Self-care is vital because we matter and it helps us look after those we love far more effectively too. Today I share a guest post from Bree outlining powerful methods of self-care for a healthy mind.
“I have helped many people find their voice through their personal narrative and through my experience, I have discovered that many of my clients do not spend enough time taking care of themselves.
If I could offer one piece of advice it would be to adopt methods of self-care into your daily or weekly routine – just as important as brushing your teeth in the morning. Take care of your mental health first and everything else will fall into place.
There is a great book called Atomic Habits by James Clear. He says that you should remove any barrier standing in your way of creating good, long-standing habits. One example he gives is to put his running shoes and clothes by the door. As soon as he gets home from work, he is ready to get dressed and go for a run, instead of wasting time looking for his socks and shoes. This is a really concrete example of how small changes can make a big impact on your life.
Self-care is the things you do and the things you don’t do for yourself. It isn’t a one-job fix – it is an ongoing practice. That’s why I’ve put together a self-care checklist that you can quickly incorporate into your routine and improve your life:
Tidy up. A clear workspace is a clear mind. When you arrive to work in the mornings and before you start work, take a moment to clear your desk.
Stop beating yourself up. At times, we can all be our own worst enemies. Be careful what you say to yourself. Start policing what words or phrases you use when talking to yourself in the mirror.
Don’t be a crowd-pleaser. It’s ok to say ‘no’. If you don’t want to do something or if you don’t want to meet someone, then don’t. Sometimes, you just need to think about yourself. And taking time out just to relax, go for a walk, take a bath, listen to some music is more important than a diary full of personal and professional appointments with the signs of burnout at the door. You can learn to recognise when you are doing too much before it happens. Notice the signs, and cut back on the social activity. Do something nice, just for you.
Try something new. One of the most positive things to help us feel good about ourselves is to stretch our self-beliefs and self-imposed limits and try something new. It doesn’t have to be a huge commitment. Putting yourself out there, meeting new people and being in a new environment may sound like the last thing you want to do on your Saturday, but it can open up a brand new way of thinking and feeling, about yourself as well as the world around you. I really like these little taster classes. https://uk.funzing.com/. If money is an issue, look into what is being offered for free through your local council or library. There is not a lack of freebies in most places, big and small.
Breathe. Our breath is an important way to calm and relax the mind and also to clear the body from impurities and toxins. There are podcasts that help with this, or you can get some practical one-to-one advice through places like Breathpod.
Practice Gratitude daily. We are all so fortunate to be where we are. We may go through some hard times and there are moments in your life where you may feel that there’s no chance of anything getting any better. Just take a step back and look at your life subjectively. Your personal narrative holds so many moments that you should be grateful for because they have all carried you here.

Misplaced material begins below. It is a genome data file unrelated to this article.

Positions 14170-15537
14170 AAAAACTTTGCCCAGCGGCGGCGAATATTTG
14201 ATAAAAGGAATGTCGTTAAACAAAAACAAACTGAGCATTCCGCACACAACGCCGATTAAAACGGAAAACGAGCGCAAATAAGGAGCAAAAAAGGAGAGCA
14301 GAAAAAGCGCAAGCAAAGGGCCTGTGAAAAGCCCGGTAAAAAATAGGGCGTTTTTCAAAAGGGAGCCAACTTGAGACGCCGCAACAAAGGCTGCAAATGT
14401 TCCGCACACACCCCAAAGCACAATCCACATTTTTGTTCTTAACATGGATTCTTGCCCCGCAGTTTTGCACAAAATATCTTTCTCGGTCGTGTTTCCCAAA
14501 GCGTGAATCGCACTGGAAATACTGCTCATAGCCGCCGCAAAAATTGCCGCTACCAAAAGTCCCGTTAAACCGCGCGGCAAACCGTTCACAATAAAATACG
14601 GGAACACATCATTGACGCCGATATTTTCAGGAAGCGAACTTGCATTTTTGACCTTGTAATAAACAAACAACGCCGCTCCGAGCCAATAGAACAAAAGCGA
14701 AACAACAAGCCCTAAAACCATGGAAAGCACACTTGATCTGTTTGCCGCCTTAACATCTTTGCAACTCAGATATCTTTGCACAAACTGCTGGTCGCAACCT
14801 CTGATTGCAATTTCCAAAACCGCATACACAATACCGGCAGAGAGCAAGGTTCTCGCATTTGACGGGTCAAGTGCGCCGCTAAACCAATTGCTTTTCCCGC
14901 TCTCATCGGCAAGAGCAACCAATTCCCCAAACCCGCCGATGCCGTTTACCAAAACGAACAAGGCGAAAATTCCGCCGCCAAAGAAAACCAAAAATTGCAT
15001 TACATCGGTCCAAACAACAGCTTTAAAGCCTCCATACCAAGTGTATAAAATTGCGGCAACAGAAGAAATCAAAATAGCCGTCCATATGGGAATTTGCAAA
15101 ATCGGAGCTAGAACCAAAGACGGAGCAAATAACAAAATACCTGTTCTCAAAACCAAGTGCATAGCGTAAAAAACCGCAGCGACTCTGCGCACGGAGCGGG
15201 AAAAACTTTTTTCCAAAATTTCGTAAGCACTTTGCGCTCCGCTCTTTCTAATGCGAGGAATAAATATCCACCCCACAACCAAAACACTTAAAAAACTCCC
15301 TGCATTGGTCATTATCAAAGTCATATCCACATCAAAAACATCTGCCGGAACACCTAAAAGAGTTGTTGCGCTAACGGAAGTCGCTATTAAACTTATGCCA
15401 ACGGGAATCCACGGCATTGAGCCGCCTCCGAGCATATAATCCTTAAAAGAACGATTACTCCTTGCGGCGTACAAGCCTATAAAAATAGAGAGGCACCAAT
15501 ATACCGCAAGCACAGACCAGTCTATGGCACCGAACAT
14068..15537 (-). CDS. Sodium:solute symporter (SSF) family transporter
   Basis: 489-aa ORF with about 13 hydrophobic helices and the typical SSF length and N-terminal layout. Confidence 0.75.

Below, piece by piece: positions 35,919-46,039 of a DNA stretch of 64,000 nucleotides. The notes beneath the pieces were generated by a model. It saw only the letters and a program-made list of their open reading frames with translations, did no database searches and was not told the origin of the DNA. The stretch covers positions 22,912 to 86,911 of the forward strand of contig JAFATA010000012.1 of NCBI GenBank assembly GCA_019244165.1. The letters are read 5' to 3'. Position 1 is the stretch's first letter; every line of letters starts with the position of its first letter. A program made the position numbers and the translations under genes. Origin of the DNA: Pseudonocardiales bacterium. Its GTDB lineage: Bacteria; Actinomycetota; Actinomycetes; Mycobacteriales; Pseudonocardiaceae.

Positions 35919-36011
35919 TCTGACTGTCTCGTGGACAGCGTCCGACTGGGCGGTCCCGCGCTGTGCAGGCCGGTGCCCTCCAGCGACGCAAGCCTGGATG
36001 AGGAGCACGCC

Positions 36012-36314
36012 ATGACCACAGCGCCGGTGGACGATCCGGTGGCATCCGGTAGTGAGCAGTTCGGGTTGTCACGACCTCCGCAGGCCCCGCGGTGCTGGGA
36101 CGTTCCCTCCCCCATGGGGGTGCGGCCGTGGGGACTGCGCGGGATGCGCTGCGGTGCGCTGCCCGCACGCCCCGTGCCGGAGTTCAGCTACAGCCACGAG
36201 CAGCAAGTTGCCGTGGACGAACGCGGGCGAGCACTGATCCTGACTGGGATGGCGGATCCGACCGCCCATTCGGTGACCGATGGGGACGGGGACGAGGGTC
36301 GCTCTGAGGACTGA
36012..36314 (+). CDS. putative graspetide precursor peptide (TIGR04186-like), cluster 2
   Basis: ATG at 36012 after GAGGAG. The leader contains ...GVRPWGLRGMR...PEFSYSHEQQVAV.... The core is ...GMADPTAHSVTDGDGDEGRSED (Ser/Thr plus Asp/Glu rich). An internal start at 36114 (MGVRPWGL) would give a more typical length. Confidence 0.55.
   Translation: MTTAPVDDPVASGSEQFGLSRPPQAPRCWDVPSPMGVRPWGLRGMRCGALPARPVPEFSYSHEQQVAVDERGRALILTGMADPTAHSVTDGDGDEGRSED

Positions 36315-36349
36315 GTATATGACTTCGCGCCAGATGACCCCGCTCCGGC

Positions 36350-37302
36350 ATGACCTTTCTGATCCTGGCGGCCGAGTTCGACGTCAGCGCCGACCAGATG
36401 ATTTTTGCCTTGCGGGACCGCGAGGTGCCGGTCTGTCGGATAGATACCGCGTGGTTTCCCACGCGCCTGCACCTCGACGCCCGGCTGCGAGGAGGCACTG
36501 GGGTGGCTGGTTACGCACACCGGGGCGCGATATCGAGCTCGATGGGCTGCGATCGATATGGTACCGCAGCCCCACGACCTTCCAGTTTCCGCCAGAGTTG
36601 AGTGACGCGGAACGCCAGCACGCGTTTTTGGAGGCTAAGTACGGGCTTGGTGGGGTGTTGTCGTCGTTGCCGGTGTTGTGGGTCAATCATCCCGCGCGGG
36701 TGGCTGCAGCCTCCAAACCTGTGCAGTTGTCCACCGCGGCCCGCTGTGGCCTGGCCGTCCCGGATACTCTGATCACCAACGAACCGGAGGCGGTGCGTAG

Each morning, think of one thing that you are grateful for and remind yourself of it throughout the day. This could be your loving family, your beautiful home, your loyal friends.
Help others. If you’re not in a good place yourself, take the time out to help someone else. Whether it’s doing a random act of kindness, helping out a friend, volunteering for a charity or raising awareness for something you believe in, helping others can help you.
Practice meditation daily. You may be thinking of Buddhist monks, who have been uncomfortably sitting on the floor for hours on end with their legs tied together like pretzels. It’s really not like that. Meditation is so easy to do and we all do it – when we stare into space, we’re meditating. When we’re aimlessly looking out the window, we’re meditating. The idea of meditation is to clear our minds and be present. It’s fantastic for your mental health and if you add it to your morning routine, you will soon feel the benefits. Take a look at my article on how to meditate.
There are also some incredible courses – I got started at the Mindfulness Project.
Read before bed. Keep any electrical devices away from your bed. Once you’ve set your alarm on your phone, turn it onto ‘aeroplane mode’ and start reading. It doesn’t have to be much, only a couple of pages but once you incorporate a good bedtime routine, free of white light, your sleeping pattern will greatly improve.
If you are looking for some inspiration, two books that I recommend are Creative Visualisation by Shakti Gawain and The Source: Open Your Mind, Change Your Life, Dr. Tara Swart.
Finally, ask for help. When things seem to be getting a bit too much and you become overwhelmed, turn to someone. You will never be burdening another person and there is so much support out there. Reach out to a friend or family member or contact a professional.”
Bree Verity is the founder of Arc storytelling. Bree and her team of professional coaches assist people in articulating their personal narrative. Speak to one of the Arc professionals today!
What methods of self-care would you recommend to my readers?